Click amount to donate direct to CounterPunch
  • $25
  • $50
  • $100
  • $500
  • $other
  • use PayPal
Keep CounterPunch ad free. Support our annual fund drive today!

Fixing U.S. Intervention Capabilities in Cuba


What people think seemingly has little effect on ending what Cubans say is the longest and cruelest economic blockade in human history.  Polls show overall U.S. disapproval, Cuban-Americans included. The UN General Assembly has repeatedly and overwhelmingly rejected the blockade. The prestigious Atlantic Council NGO recently disapproved. Former high-profile blockade defenders in Florida, notably gubernatorial candidate Charley Crist and Cuban-American sugar baron Alfonso Fajul, changed their thinking.  U.S. food producers, Illinois corn producers most recently, have called for new regulatory arrangements allowing exports to expand.

Even President Obama, fundraising in Miami in November 2013, lectured Cuba’s enemies. “[T]he notion that the same policies that we put in place in 1961 would somehow still be as effective as they are today …  doesn’t make sense.”   Yet those in charge don’t budge.

Nevertheless, Josefina Vidal, head of the Cuban Foreign Ministry’s U.S. department, was in Washington on May 16 to discuss unspecified topics with Roberta Jacobson, the U.S. Assistant Secretary of State for Western Hemisphere Affairs. AFP news noted that previous bi-national contacts, technically oriented, “are not comparable to Vidal’s visit to Washington, which constitutes high-level diplomatic dialogue.”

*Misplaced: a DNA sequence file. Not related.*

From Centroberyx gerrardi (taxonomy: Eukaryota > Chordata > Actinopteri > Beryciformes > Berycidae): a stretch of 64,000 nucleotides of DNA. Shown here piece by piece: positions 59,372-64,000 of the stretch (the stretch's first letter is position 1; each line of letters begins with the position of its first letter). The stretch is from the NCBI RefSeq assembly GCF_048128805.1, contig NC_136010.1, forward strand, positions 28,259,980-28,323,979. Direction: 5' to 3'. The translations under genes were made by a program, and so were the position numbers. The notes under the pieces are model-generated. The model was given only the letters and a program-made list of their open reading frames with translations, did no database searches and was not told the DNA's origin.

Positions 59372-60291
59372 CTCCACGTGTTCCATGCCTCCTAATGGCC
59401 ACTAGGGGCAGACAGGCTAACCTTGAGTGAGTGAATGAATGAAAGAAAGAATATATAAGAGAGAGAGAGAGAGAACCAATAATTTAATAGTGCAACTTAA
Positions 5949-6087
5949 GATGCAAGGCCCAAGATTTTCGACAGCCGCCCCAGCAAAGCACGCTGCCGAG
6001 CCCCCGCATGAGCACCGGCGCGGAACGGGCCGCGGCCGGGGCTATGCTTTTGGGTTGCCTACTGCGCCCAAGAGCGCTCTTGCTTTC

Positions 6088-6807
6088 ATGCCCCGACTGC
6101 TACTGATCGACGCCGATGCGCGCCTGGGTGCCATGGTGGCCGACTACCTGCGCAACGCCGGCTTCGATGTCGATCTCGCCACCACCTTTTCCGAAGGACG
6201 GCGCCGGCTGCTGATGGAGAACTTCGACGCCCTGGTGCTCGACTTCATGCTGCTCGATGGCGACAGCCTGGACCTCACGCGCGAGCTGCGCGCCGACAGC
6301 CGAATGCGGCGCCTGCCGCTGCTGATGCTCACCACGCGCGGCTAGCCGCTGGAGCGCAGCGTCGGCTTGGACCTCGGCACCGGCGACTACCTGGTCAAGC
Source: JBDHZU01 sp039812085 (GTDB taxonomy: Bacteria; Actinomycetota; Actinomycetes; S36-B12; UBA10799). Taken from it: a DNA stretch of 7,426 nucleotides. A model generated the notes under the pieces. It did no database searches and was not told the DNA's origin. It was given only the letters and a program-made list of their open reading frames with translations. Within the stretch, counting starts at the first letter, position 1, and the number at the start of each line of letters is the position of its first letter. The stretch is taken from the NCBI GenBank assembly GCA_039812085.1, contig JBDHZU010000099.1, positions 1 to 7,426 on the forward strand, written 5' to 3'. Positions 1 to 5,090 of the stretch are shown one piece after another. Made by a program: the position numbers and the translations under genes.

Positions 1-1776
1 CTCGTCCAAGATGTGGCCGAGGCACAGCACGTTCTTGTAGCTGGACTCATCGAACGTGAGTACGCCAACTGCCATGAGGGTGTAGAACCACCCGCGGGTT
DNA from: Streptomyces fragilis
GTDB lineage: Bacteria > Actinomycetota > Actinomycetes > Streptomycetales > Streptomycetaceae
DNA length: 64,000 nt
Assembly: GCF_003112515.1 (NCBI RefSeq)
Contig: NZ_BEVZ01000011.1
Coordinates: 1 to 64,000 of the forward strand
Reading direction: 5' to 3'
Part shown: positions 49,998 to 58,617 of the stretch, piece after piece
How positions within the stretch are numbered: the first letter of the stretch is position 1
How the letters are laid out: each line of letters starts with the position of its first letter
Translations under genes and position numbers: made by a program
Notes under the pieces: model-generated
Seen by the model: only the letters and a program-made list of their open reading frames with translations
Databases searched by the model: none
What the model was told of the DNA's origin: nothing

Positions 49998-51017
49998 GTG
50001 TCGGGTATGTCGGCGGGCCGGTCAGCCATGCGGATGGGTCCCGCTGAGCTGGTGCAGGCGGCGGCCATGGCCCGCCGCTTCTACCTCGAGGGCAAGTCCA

Then a real breakthrough seemed to materialize. According to a report, “44 former high U.S. government officials on May 19 … sent an open letter to President Barack Obama asking for an improvement in Washington’s relations with Cuba.” They included John Negroponte, former Director of National Intelligence, Deputy Secretary of State, and veteran ambassador, including at the United Nations.

Joining him were five former deputy or assistant secretaries of state, two former heads of the U.S. Interests Section in Havana, a former NATO supreme commander who once headed the U.S. Southern Command, an ex – U.S. ambassador to the Organization of American States, three former cabinet members, several former ambassadors, and David Rockefeller. Financiers, businesspersons, and NGO heads signed on.

In fact, the letter conveyed interventionist recommendations as to new ways to make the blockade effective. “Now more than ever,” it claimed, “the United States can help the Cuban people determine their own destiny by building on the U.S. policy reforms that have already been started” by the Obama administration. The United States should “deepen contacts between the U.S. and Cuban society [and] help Cubans increase their self-reliance and independence.” “[T]his window of opportunity may not remain open indefinitely,” the letter cautioned. Now “public opinion on Cuba policy has shifted toward greater engagement with the Cuban people.” And, “the U.S. is finding itself increasingly isolated internationally in its Cuba policy.”